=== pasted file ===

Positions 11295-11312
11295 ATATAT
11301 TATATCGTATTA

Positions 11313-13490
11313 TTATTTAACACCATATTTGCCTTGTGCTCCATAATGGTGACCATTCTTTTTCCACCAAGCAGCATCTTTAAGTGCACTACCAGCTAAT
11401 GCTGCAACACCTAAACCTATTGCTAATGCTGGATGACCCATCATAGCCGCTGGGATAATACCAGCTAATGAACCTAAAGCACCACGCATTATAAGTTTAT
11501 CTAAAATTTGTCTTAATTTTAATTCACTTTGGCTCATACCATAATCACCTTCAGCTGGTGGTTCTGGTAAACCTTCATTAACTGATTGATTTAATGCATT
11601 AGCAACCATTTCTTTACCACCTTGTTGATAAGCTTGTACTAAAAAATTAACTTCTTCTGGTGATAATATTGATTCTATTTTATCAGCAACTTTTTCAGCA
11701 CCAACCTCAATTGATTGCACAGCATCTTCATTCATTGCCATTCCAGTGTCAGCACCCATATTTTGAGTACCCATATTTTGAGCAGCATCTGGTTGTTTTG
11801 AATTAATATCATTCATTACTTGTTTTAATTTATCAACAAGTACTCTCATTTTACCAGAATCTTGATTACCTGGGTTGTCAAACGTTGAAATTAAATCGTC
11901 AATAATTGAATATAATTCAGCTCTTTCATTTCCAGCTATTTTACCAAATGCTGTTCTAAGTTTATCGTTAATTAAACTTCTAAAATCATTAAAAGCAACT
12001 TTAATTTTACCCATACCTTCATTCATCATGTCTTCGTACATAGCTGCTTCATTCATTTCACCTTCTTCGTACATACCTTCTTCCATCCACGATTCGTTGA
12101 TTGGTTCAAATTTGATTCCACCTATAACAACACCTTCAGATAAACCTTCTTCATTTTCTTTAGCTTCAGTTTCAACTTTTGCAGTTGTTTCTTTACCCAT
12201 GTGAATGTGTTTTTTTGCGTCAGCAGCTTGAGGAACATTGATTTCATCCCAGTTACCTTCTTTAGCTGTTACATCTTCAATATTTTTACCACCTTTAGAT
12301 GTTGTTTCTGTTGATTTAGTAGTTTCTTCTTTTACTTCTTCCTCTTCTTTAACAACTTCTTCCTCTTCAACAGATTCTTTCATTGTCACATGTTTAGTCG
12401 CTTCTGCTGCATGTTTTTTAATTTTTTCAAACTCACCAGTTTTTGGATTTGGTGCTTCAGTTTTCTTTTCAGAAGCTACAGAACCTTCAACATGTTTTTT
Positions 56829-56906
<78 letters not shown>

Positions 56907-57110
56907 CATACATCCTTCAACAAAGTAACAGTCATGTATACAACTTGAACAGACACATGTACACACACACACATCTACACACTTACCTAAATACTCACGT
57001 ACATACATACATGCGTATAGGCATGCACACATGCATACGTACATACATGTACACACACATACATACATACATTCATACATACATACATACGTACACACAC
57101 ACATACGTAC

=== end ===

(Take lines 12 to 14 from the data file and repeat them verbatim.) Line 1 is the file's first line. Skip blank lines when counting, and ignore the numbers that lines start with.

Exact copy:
12001 TTAATTTTACCCATACCTTCATTCATCATGTCTTCGTACATAGCTGCTTCATTCATTTCACCTTCTTCGTACATACCTTCTTCCATCCACGATTCGTTGA
12101 TTGGTTCAAATTTGATTCCACCTATAACAACACCTTCAGATAAACCTTCTTCATTTTCTTTAGCTTCAGTTTCAACTTTTGCAGTTGTTTCTTTACCCAT
12201 GTGAATGTGTTTTTTTGCGTCAGCAGCTTGAGGAACATTGATTTCATCCCAGTTACCTTCTTTAGCTGTTACATCTTCAATATTTTTACCACCTTTAGAT